Thursday, September 30, 2004

Fixing US Foreign Policy

Well, the first presidential debate of 2004 is over and I think Kerry beat Bush. Still, neither candidate adequately identified what I beleive is the key issue of this race: How US foreign policy should be fixed. Kerry expects you to read his plan online, so you can read mine, too.

My opinion is that "America the Meme" is the US's largest export. It is not McDonald's or the Mouse but the very idea of checks and balances, individual choice and the belief that anyone can grow up to be president. Thomas Jefferson pusued the ideas and ideals of Locke, Bacon and Newton and turned them into a system of governance that many yet aspire to. It is these ideas, not the Mouse and the Big Mac, that make America great and an envy of the world.

Thus, America the Meme is the issue worth defending, growing and nuturing in US foriegn policy. The current administration involved the US in the first unilateral war of aggression since the Spanish-American War of 1898 (in which the US wanted Cuba and was instead saddled with governing the Philippines for nearly 50 years). Wars of aggression are a trait of empires, not of free countries wishing peace and prosperity for all. We must be careful not to sully America the Meme with images of empire building.

My prescription is simple, if a tiny bit radical: America needs to lead morally before (and while) it leads militarily and economically. That may be accomplished by signing and actively pushing an international ban on landmines which kill more children than soldiers; by unilaterally reducing nuclear arms arsenals instead of pursuing new research into nuclear "bunker busters"; by leading the international community on the reduction of pollution (inclusive of signing and ratifying the Kyoto Protocols); by signing and ratifying participation in the International Criminal Court; by treating war as a last resort and by active and consistent engagement of rogue states on issues of peace. In short, we must do the right thing according to our own beliefs in order to morally lead the world back from the fear and partisonship caused by reactionist protectionism.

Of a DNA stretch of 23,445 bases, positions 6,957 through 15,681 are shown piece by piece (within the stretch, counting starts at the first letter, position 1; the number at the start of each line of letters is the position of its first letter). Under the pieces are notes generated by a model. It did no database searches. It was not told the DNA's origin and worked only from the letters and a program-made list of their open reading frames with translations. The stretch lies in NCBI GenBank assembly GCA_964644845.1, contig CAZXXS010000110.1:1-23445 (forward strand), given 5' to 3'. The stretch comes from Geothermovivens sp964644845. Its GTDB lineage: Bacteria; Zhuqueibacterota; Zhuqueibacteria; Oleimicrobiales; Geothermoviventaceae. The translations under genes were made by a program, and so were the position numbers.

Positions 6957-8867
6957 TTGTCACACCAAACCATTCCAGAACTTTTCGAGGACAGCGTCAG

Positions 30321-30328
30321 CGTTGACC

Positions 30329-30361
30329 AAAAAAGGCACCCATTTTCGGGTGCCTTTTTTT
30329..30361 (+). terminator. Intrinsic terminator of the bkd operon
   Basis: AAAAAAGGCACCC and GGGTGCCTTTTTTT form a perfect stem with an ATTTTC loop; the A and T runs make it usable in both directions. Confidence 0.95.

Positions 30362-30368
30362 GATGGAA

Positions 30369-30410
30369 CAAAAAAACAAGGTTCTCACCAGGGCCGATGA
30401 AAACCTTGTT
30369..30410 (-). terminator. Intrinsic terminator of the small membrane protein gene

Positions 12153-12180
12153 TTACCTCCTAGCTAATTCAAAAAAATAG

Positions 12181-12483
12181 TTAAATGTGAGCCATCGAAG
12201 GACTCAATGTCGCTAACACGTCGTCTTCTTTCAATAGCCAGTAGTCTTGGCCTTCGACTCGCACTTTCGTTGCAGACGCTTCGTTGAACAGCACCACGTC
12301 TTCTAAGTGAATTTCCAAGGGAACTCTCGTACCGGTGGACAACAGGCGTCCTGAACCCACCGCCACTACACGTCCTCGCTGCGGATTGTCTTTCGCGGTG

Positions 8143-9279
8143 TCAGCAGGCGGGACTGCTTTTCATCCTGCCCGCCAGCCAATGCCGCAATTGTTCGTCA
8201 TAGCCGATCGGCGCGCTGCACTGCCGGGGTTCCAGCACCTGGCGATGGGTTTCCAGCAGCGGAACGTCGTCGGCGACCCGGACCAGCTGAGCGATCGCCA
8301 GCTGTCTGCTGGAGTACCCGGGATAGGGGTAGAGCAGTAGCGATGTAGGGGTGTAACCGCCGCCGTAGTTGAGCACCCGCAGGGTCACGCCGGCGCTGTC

We are only just learning to what extent the US literally scared the USSR into the Cold War by use of the atomic bombs, constant bomber and surveillance overflights, and arms buildups on its borders. Similarly, Robert McNamara has only recently told us how badly Vietnam was managed, thinking it was about communist expansion - at the same time Vietnamese leaders have told us they initially wanted US support for their revolution from China and France. US foriegn policy, in an effort to protect US interests, has caused fear and uncertainty in friends, adversaries and non-aligned countries alike. We have caused our own worst problems and the fog of war has done the rest.

Moral leadership would seem to be the only answer other than the sort of constant low-intensity warfare which characterized the Roman, Ottoman and British empires. It won't happen that way, under an administration lead by either candidate, but how much better the world would be if the United States of America would lead the world from the moral high ground instead of a bunker of our own design.

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